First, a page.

Since conquering the global music scene in 1995 with one of the great alternative albums of the decade, Jagged Little Pill, Alanis Morissette has been steadily putting out records and watching them climb to the top of the charts. That’s included multiple No. 1 albums around the world and a streak of six records cracking the US top ten. This week, the Canadian-American singer-songwriter will end her longest drought between records by releasing Such Pretty Forks in the Road, her first album since 2012’s Havoc and Bright Lights.
With one hand in her pocket, a new album of material about to drop, and a can’t-miss anniversary tour co-featuring Garbage and Liz Phair rescheduled for 2021, we can expect no shortage of Alanis in our lives for the next couple of years. But there’s nothing new about that, really. Morissette has made it a habit since she started out as a child actress of popping up in pop culture and reminding us that she’s out there. Sometimes it’s a cameo where we least expect, an appearance on a late-night sketch show, or even just a music video that we’ll still be bopping our heads to and imitating a quarter century later.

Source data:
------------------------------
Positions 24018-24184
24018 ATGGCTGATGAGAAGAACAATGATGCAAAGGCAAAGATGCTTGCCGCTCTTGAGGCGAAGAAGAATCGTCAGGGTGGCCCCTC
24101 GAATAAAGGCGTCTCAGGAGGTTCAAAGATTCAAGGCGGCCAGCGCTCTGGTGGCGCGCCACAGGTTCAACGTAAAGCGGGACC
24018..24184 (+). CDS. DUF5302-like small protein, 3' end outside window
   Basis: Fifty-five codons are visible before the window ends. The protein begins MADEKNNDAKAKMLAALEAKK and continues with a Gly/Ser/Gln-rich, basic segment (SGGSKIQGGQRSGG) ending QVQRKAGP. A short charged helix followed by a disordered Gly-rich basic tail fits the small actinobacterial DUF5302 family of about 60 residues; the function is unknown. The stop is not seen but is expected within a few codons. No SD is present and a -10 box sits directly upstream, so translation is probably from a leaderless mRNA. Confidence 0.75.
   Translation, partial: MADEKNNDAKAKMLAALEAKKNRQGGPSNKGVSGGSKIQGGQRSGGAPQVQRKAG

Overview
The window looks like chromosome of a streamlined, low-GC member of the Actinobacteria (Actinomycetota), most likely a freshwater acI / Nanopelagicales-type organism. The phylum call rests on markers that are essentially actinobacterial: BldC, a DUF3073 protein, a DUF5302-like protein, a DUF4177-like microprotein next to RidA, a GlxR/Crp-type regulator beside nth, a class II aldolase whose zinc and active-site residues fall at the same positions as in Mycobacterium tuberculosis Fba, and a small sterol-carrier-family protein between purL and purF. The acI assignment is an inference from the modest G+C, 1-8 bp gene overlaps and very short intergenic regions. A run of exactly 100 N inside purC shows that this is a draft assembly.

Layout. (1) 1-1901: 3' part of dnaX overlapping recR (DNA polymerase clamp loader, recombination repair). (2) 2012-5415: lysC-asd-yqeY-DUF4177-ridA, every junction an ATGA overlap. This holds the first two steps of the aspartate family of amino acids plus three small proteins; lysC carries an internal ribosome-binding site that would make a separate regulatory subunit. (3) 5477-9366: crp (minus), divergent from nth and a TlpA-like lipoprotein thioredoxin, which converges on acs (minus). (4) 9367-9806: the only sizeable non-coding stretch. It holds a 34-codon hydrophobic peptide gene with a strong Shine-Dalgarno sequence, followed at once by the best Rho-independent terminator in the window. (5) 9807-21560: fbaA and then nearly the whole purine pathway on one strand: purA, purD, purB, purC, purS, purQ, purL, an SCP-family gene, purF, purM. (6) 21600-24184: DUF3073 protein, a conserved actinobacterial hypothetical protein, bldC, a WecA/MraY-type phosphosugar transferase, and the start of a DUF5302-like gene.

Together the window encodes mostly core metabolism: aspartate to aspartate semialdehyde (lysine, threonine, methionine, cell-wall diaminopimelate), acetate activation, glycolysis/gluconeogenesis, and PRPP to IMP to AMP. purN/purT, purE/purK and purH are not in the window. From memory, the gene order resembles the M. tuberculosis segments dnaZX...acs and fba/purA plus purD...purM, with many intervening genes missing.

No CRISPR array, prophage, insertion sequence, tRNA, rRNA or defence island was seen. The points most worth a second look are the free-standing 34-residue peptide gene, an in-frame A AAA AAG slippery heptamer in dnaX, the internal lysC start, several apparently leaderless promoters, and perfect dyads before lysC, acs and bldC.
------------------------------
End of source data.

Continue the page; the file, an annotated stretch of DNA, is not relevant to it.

The truth is, you oughta know that it’s Morissette’s world, and we’re all just waiting to see what she’ll do next. If that’s a jagged, little pill to swallow for you, well, tough. Here are 10 times Alanis Morissette crashed pop culture and totally blew our minds.
Slimed on Early Nickelodeon (1986-87)
Before she became an alternative icon and even before her short-lived pop career in Canada, Morissette was shaping the future of children’s television as a cast member on Canadian sketch comedy show You Can’t Do That on Television. It’s the show that put the fledgling children’s network Nickelodeon on the map, especially when Alanis or one of her cast mates uttered the phrase “I don’t know.” That slip of the tongue would get you a bucket of the now-famous Nickelodeon green slime dumped squarely on your head. The above clip captures the young actress getting the mean, green treatment, but it also shows, even then, you don’t mess with Miss Morissette. –Matt Melis